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Hello my Professor has been teaching about apoptosis and sometimes makes the distinction between extrinsic and intrinsic. I am not sure if I know for sure what this means. Does this just refer to intrinsic is a cell doing itself while extrinsic refers to Fas ligand? Thanks.

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In both pathways 'the cell does itself' the difference is in the reason.

In short: Intrinsic apoptosis is a response to 'internal damage' eg. damaged DNA, chromosom rearrangement, hang ups in division, hypoxia, etc. that the cell senses itself and 'decides to commit suicide'. This is done by the mitochondrial pathway - release of cytochrome C from the mitochondria activates the caspase cascade that results in programmed cell death. This is like "I'm too damaged, I must die".

In the extrinsic pathway as you have mentioned is indeed related to the FAS ligand (and Fas/FasL being the main pathway for apoptosis), but that is not the only external signal as TNF (also known as TNA-alpha) binding to TNF-R1 (tumor necrosis factor receptor 1) may also lead to apoptosis. These pathways are usually activated by the immune system for example in cellular immune response. This is like "You're abnormal / dangerous / infected, you must die".

Both pathways activates the caspase cascade at some point that results in apoptosis. Either way the actual process of apoptosis is carried out by the cell itself in a programmed, regulated manner.

Source: http://en.wikipedia.org/wiki/Apoptosis This papaer offers a great review on the topic, including both pathways: http://www.ncbi.nlm.nih.gov/pmc/articles/PMC2117903/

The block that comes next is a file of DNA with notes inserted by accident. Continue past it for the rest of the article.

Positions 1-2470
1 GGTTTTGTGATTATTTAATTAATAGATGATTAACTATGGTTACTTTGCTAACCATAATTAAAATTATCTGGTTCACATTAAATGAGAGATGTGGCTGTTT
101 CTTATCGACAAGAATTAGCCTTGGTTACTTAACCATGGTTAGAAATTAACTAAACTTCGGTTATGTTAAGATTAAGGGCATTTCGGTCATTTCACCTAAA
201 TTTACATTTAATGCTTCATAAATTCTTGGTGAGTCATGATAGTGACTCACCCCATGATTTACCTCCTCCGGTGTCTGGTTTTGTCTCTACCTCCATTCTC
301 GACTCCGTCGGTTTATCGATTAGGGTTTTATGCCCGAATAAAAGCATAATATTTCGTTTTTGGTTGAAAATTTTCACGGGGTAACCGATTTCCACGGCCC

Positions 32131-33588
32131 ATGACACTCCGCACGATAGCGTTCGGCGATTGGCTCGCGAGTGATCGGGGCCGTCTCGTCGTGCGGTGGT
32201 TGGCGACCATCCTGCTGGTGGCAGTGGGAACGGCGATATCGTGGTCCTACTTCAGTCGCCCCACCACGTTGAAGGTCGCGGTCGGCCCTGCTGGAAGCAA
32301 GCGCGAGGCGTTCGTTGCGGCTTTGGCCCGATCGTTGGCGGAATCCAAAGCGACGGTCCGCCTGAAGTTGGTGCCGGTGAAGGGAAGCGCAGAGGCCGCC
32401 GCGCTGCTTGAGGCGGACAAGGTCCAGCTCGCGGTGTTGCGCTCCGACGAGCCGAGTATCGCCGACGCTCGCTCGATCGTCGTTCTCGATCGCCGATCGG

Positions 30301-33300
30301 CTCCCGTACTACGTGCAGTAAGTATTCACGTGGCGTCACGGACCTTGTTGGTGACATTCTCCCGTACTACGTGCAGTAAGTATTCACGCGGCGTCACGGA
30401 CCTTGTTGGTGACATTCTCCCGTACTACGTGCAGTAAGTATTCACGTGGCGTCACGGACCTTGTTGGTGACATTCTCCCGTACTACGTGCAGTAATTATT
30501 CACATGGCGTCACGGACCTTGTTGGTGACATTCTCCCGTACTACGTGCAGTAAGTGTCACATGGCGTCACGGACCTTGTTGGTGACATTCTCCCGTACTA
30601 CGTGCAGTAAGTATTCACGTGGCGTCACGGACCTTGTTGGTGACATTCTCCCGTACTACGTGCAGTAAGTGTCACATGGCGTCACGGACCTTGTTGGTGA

I'd like to quote few important parts to support my answer:

The extrinsic, intrinsic, and granzyme B pathways converge on the same terminal, or execution pathway. This pathway is initiated by the cleavage of caspase-3 and results in DNA fragmentation, degradation of cytoskeletal and nuclear proteins, cross-linking of proteins, formation of apoptotic bodies, expression of ligands for phagocytic cell receptors and finally uptake by phagocytic cells.

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The extrinsic signaling pathways that initiate apoptosis involve transmembrane receptor-mediated interactions. These involve death receptors that are members of the tumor necrosis factor (TNF) receptor gene superfamily

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The intrinsic signaling pathways that initiate apoptosis involve a diverse array of non-receptor-mediated stimuli that produce intracellular signals that act directly on targets within the cell and are mitochondrial-initiated events.

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  • $\begingroup$ Note that the TNFR superfamily is quite large - in this Cell paper from 2001 (sorry, not open access), it lists 26 known receptors binding to at least 18 known ligands. $\endgroup$
    – MattDMo
    Apr 23, 2015 at 14:52
  • $\begingroup$ Absolutely true, I've added that TNF-alpha bindig to the TNF-R1 may lead to apoptosis. The quote is there to justify the general idea that some members of the TNF superfamily play role in apoptosis. Thank you for your remark! $\endgroup$ Apr 23, 2015 at 15:28
  • $\begingroup$ I would actually change the example to Fas/FasL, as that interaction almost always leads to apoptosis. While TNFα is pro-apoptotic in some circumstances, there are many cases where it isn't, as it is mostly regarded as a pro-inflammatory cytokine, helping to activate cells responding to infection. However, when cytotoxic cells express FasL and bind to a target cell expressing Fas (the receptor), that (almost) always leads directly to the induction of apoptosis. I just think it would be a more clear-cut example. Your choice, though :) $\endgroup$
    – MattDMo
    Apr 23, 2015 at 17:05
  • $\begingroup$ I wnated to point out that not only Fas/FasL can induce apoptosis, but I'll emphasize that Fas/FasL is the main component. $\endgroup$ Apr 23, 2015 at 17:09

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